Widgets Magazine


Teach For America: An alumna’s perspective on entering the Corps

In the last several weeks, The Stanford Daily has provided a mix of coverage regarding Teach For America. One issue featured the story of former corps member Joe Vasquez, sharing what his Latino identity meant in his classroom. Days later, an opinion from a columnist suggested that Teach For America narrow its ambitions in ending inequity. While it is easy to view the current education system as series of sharp contrasts and opposing sides, my experiences as an educator have taught me something different: There’s always more to know than what we see on the surface.

As a senior at Stanford, I faced the same dilemma that so many others do: I wanted to start a career that I found interesting, rewarding and fulfilling. As a Political Science major, I found myself in an odd place – qualified for many paths, but unsure of which to actually follow. That fall, I applied for Teach For America knowing that it would fulfill my desire to give back and promised a certain degree of distinction. I applied, I was accepted and, many days, I doubted my decision.

After a grueling summer of training and student teaching in Los Angeles, I was hired at an elementary school in San Jose. From the outside, my teaching assignment looked easy: twenty kids, mostly on or just under their grade level, a fair amount of parental support and a brand new building with state of the art technology. But, upon further inspection, things weren’t as they seemed. Our class size limit was twenty because our we’d historically scored so low on standardized test scores that we qualified for a multi-million dollar grant to adjust the student-teacher ratio, in the hopes that this would boost student achievement. Though my students were considered on or just-below grade level, most of them had only ever had instruction in math or reading – hardly a “well-rounded education.” While parents cared deeply and worked hard to support their kids, most could not speak English, many did not graduate high school and, therefore, presently find it challenging to be an active partner in their child’s education. And despite the newness of the building, it was constantly vandalized and its technology stolen, because our school couldn’t afford security equipment.

Needless to say, my first year of teaching taught me about patience, problem solving, communication, professionalism and how to persevere. When I look back, I am both proud and amazed that I survived. Despite the challenges I faced, I found teaching to be rewarding, fulfilling and important.  I found pride in the fact that every day I knew that I was contributing to our society with work that is desperately needed.  I was also comforted in the fact that my students were proud of me: Every single student and parent knew what Stanford represents and the kind of options it gave someone like me. Equally important, my Hispanic heritage gave them all hope that they could achieve the same accomplishments because they saw their futures mirrored in my life. In the final analysis, though my kids certainly learn from my lesson plans, more than anything, they learn from me – from the experiences I relate, the hope I help instill and the promises I make about hard work and perseverance paying off.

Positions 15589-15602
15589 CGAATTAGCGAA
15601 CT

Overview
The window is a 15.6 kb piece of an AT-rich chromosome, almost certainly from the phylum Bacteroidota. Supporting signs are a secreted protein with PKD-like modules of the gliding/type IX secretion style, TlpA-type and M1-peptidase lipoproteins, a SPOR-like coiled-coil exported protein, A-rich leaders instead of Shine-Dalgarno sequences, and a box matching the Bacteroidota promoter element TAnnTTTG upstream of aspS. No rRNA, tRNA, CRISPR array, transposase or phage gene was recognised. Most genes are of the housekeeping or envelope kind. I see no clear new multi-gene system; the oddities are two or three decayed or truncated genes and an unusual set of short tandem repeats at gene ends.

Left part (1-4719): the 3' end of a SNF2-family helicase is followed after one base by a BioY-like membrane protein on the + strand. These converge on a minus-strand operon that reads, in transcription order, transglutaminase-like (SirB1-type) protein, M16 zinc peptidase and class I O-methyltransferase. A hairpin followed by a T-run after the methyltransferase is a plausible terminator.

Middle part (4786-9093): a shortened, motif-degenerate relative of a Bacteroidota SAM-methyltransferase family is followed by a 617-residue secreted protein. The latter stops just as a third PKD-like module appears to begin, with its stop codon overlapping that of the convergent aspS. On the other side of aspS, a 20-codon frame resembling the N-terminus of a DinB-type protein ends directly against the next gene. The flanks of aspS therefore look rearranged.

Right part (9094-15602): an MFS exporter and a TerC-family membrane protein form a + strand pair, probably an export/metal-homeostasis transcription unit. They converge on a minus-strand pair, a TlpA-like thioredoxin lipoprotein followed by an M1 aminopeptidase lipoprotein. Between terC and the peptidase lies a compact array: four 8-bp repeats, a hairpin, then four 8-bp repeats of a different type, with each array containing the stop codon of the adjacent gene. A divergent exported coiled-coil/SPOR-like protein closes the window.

After four years of teaching, I am glad that I chose to Teach For America. I have learned the value that my life holds for others, and nothing is more rewarding than waking up in the morning with a sense of purpose. Though TFA has its critics – I’m often the first to be vocal about how the organization can improve – it is an undeniably impactful program bolstered by ambitious people who wholeheartedly want to make a difference in our world. What is the downside in that? I ask that current Stanford students look past simple narratives to see the challenges and opportunities that make education a rich, exciting, and vital field.

Regina Pair ’10

Regina Pair is a Teach For America Bay Area alum and currently teaches fourth grade at Anne Darling Elementary School. She can be contacted at reginapair ‘at’ gmail.com.

  • Alecia

    My question would be this: are you planning on remaining as a classroom teacher? Or are you going to leave the classroom but “remain in education” (usually TFA code for becoming an administrator or other bigwig and gaining lots of money and prestige that way), or are you going to use your TFA experience to get a big splashy job somewhere outside of education? (Google is hiring!) The fact that you have taught for four years shows that you seem a bit more serious than the vast majority of the TFA graduates that I know, many of whom can’t wait until their required two years are up. I hope you do remain as a classroom teacher. We need someone who is willing to do it for the long haul, and not for a few years until they get a “real” job. The people who stick with it are the ones who have our true respect.

  • dgodon

    It’s always surprising when TFA proponents naively ask what’s wrong with enthusiastic and ambitious young working to help kids. They just assume that because they’re smart, determined, and want to help that they can only do good. Yes, it’s great to want to help, but that doesn’t mean following TFA’s approach can only help. TFA is exacerbating the churn of ill-trained novice teachers for poor minority students. This hurts them. TFA is a willing partner is school privatization efforts which is hurting students and poor communities and undermining democratic local governance. TFA’s leader alums are promoting the worst kinds of reforms which are hurting students, teachers, and communities. TFA is doing more harm than good. Good intentions are not sufficient.

  • dgodon

    For more on TFA, check out http://reconsideringtfa.wordpress.com/